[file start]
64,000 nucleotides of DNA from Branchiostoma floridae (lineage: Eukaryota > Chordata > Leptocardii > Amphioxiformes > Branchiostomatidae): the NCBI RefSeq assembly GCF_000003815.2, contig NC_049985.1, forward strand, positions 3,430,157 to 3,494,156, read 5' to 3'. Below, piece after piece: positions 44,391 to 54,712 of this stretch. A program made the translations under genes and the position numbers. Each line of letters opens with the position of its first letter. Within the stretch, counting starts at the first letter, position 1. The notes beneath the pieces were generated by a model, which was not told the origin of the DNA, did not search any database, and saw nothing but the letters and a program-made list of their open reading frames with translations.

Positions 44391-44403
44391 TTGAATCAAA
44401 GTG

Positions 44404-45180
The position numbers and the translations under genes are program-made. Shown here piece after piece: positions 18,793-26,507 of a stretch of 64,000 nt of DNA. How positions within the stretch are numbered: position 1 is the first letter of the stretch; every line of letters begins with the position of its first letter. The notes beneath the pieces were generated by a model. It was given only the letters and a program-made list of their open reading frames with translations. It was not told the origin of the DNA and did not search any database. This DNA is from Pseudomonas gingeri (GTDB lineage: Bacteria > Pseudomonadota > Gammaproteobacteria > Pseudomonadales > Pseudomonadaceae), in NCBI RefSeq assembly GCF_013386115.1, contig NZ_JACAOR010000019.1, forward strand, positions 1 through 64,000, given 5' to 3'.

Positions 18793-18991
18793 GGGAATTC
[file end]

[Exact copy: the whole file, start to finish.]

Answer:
64,000 nucleotides of DNA from Branchiostoma floridae (lineage: Eukaryota > Chordata > Leptocardii > Amphioxiformes > Branchiostomatidae): the NCBI RefSeq assembly GCF_000003815.2, contig NC_049985.1, forward strand, positions 3,430,157 to 3,494,156, read 5' to 3'. Below, piece after piece: positions 44,391 to 54,712 of this stretch. A program made the translations under genes and the position numbers. Each line of letters opens with the position of its first letter. Within the stretch, counting starts at the first letter, position 1. The notes beneath the pieces were generated by a model, which was not told the origin of the DNA, did not search any database, and saw nothing but the letters and a program-made list of their open reading frames with translations.

Positions 44391-44403
44391 TTGAATCAAA
44401 GTG

Positions 44404-45180
The position numbers and the translations under genes are program-made. Shown here piece after piece: positions 18,793-26,507 of a stretch of 64,000 nt of DNA. How positions within the stretch are numbered: position 1 is the first letter of the stretch; every line of letters begins with the position of its first letter. The notes beneath the pieces were generated by a model. It was given only the letters and a program-made list of their open reading frames with translations. It was not told the origin of the DNA and did not search any database. This DNA is from Pseudomonas gingeri (GTDB lineage: Bacteria > Pseudomonadota > Gammaproteobacteria > Pseudomonadales > Pseudomonadaceae), in NCBI RefSeq assembly GCF_013386115.1, contig NZ_JACAOR010000019.1, forward strand, positions 1 through 64,000, given 5' to 3'.

Positions 18793-18991
18793 GGGAATTC